Henrietta White-Holder Helps Immigrants Make a Home in RI

She's the founder and executive director of Higher Ground International.
henrietta white holder
Photography by Wolf Matthewson.

They call her “Auntie.”

Henrietta White-Holder is the founder and executive director of Higher Ground International (HGI), a nonprofit serving the West African communities of South Providence. But that doesn’t capture the pivotal roles she plays in so many people’s lives, so they sum it up with that simple term of endearment: Auntie.

When a young man who was forced to be a child soldier in the Liberian civil war needs to finally tell the story he’s never shared, even with his own family, he calls auntie Henrie, or Tonia, her Liberian name.

When an immigrant family struggles to navigate the unfamiliar bureaucracy of their child’s school, Auntie Henrie guides them.

When elders find themselves isolated and alone, without any family to care for them or any peers to socialize with, Auntie Henrie brings them together.

She doesn’t do this because it’s her job, she does it because she simply can’t ignore suffering. If she doesn’t help, who else will? “I’ve lived in this community and I can’t just sit idly by and see the same struggles continue over and over again,” she says. “Not only here, but back home as well. That is why I have to stand up and make difference.”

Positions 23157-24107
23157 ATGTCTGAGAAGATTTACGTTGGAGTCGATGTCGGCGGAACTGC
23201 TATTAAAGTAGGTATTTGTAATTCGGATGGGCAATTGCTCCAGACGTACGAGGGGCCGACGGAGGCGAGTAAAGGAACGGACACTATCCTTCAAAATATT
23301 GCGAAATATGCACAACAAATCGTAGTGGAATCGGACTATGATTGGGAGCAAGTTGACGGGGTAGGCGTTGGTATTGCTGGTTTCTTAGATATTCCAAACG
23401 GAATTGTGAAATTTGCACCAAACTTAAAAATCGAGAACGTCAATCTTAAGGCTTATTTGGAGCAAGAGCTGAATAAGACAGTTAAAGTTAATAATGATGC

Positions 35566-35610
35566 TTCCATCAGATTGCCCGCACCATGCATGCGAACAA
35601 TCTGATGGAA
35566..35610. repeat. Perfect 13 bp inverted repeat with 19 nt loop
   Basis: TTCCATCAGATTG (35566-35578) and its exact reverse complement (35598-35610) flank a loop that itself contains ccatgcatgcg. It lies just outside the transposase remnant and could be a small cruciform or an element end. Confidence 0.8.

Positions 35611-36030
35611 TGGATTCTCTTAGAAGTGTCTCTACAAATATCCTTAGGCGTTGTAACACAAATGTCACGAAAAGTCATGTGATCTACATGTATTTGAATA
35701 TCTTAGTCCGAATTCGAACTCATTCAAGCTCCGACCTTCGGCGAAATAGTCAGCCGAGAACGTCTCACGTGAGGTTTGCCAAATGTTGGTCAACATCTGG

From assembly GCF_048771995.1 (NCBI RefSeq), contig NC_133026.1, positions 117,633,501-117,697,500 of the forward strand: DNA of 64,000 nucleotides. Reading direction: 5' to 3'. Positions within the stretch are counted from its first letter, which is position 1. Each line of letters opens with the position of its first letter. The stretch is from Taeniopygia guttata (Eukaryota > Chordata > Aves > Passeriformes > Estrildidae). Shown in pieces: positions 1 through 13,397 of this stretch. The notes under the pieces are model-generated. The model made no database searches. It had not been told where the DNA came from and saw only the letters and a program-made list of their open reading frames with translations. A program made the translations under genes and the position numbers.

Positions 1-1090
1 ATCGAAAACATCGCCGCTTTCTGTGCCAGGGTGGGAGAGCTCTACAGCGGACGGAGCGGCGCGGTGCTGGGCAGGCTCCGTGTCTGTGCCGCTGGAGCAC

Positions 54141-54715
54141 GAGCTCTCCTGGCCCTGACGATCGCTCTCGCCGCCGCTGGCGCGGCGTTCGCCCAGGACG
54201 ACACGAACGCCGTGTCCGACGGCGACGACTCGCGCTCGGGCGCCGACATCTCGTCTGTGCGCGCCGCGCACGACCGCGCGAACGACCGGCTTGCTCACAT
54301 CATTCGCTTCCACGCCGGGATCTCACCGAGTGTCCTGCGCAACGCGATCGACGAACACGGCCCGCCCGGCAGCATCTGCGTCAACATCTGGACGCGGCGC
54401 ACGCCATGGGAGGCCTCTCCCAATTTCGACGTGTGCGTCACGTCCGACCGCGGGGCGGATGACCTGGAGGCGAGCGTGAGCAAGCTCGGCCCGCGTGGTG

Providence has one of America’s largest West African immigrant populations, but few social service agencies know how to reach it. HGI has that reach, providing literacy classes, job and computer training, professional skills and elder care.

Many of these immigrants came here as Henrietta did, as refugees from war. “No matter where people come from, no matter their life circumstances, we cannot unsee them,” she says. “They are dignified. They had lives before they came to this country. Now that they’re here, we have a responsibility to uplift them.”

Unfortunately, not enough people share that sense of responsibility; praise for Henrietta’s work is abundant, but funding is scarce — and the reasons are sadly obvious. “Being an immigrant, a black woman of African descent, building something is so much harder than it would be for my white counterparts,” she says. “I can’t run this place on applause.”

The current political climate hasn’t made things any easier. Many African refugees are here on temporary protected status that is renewed annually, something that hasn’t happened since Trump took office.

Furthermore, in April, HGI’s South Side headquarters, the Rukiya Center, where Henrietta makes a statement of always keeping the door open to people of all cultures, was defaced with racist graffiti declaring, “Aryan” and “Trump rules the U.S.A. Thank God!”

Through it all, Auntie Henrie keeps shining her light on those who might otherwise remain invisible. “Our common humanity insists that we see people’s suffering,” she says. “What affects one, affects everybody. We have to fight for everybody.” highergroundintl.org

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